Montana Department of Transportation

Malcolm “Mack” Long, Director


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Buckle Up: The Deadly Equation

Like falling out of a building

At just 30 mph, a person not wearing a seat belt in a crash has the same experience as falling from a 3-story building or getting rammed by a 3.5 ton elephant.

Length: 00:00:47 | More videos

There are three collisions

There are actually three collisions in every crash: the vehicle collision; the human collision; and the internal collision (inside your body).

Read Three Collisions (PDF) | 3 Collisions video
3 Collisions in a Crash - For Your Safety and Awareness

Unbuckled bodies collide

You're not the only one who will get hurt if you're not wearing your seatbelt in a crash. Unbuckled bodies can collide at crash force into other people in the same vehicle seriously injuring or even killing them.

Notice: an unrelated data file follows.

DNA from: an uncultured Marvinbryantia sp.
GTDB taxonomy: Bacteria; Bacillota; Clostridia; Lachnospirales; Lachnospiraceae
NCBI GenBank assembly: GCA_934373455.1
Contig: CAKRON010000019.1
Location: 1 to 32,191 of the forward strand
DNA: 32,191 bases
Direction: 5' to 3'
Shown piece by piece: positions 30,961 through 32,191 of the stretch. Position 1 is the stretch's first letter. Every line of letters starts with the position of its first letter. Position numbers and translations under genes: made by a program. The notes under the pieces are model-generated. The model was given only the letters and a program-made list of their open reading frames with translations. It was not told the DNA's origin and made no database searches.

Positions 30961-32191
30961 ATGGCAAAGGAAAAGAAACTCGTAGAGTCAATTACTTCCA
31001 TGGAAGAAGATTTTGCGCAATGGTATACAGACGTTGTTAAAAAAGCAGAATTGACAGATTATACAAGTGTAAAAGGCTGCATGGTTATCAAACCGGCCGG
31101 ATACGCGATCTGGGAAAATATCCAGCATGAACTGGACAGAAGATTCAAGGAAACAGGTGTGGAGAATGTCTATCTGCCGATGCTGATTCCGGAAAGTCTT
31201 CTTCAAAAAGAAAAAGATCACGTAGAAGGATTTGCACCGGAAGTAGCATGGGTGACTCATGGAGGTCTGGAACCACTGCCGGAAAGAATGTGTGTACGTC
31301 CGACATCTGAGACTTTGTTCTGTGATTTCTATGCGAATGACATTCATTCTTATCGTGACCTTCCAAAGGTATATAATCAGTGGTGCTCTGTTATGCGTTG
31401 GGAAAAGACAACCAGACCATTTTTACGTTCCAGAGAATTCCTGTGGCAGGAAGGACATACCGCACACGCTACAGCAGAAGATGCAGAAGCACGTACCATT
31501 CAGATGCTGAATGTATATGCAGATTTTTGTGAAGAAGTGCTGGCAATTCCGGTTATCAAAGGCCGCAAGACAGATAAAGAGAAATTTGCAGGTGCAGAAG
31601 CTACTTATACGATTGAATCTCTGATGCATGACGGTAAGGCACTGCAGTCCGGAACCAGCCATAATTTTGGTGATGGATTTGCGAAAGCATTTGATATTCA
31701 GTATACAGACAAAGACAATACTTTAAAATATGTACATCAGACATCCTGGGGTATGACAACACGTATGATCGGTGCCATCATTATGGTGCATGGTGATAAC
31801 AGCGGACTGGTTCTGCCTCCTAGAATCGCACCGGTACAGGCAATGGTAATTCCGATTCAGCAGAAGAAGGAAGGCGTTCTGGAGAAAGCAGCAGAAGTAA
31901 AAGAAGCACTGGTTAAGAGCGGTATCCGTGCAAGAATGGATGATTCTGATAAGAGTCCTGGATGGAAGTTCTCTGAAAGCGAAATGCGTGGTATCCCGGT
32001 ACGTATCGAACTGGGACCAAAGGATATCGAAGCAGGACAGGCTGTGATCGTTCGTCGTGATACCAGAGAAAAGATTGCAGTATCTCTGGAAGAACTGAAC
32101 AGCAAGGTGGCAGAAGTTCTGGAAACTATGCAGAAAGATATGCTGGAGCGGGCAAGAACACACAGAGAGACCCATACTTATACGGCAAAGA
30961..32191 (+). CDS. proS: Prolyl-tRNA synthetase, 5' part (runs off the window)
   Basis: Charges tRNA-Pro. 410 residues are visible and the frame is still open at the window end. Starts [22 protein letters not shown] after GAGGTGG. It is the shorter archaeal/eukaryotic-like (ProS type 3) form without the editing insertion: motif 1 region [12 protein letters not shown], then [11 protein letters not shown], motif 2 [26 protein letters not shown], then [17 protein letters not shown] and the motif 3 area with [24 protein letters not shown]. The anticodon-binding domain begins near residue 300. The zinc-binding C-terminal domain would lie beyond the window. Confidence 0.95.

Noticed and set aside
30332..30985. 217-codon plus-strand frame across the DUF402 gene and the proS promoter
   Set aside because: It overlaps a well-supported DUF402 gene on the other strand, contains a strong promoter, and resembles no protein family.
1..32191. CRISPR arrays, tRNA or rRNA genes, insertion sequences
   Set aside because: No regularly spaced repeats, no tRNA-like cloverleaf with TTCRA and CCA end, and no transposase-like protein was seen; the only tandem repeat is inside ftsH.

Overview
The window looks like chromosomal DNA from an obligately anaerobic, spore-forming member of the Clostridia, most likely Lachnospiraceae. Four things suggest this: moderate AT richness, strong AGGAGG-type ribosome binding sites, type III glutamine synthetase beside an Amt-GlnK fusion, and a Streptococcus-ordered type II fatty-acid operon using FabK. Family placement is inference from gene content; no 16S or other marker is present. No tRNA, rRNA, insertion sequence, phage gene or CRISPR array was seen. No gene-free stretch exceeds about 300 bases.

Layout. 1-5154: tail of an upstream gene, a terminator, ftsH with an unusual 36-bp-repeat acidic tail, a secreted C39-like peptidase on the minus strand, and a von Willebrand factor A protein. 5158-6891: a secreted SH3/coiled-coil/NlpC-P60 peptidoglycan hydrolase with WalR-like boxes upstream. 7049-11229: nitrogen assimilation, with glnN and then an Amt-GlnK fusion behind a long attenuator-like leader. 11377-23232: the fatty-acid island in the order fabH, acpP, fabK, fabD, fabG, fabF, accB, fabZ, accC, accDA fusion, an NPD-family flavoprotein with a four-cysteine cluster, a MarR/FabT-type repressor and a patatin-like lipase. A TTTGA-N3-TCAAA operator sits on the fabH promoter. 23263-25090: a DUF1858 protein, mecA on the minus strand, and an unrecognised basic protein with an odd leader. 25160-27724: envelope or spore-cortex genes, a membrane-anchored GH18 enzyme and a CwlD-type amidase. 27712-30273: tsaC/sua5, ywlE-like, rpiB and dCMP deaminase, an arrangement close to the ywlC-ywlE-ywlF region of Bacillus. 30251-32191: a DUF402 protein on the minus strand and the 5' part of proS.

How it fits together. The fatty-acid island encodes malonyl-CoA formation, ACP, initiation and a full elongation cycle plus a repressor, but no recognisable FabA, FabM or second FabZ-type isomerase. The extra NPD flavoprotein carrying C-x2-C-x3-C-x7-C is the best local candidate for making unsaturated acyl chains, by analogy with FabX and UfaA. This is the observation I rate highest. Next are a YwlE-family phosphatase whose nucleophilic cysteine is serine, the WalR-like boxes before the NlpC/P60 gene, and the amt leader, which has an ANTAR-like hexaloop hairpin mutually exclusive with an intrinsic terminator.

Watch Backseat Bullet

Calculate your crash force

The impact to your body in a crash is called crash force. Crash force is equal to your body weight multiplied by the speed of the vehicle.

Try it - calculate your crash force:


If you hold your child while riding in a vehicle, you could crush the child during a crash. In a 30 mph crash, a 100 pound adult becomes a 3,000 pound force against the child. That is why it's important for each passenger in a vehicle to be independently and properly restrained with a seatbelt or a child restraint.

Will EMTs reach you in time?

For many serious injuries, the first hour of care is critical. However, response time is greater in rural areas due to factors such as distance and geography. If you are seriously injured, will EMTs reach you in time? If you buckle up, you are less likely to suffer a serious injury and you have a much better chance of surviving until EMTs reach you.

Buckle Up: The Deadly Equation | How Seatbelts Work | In Montana, It's the Law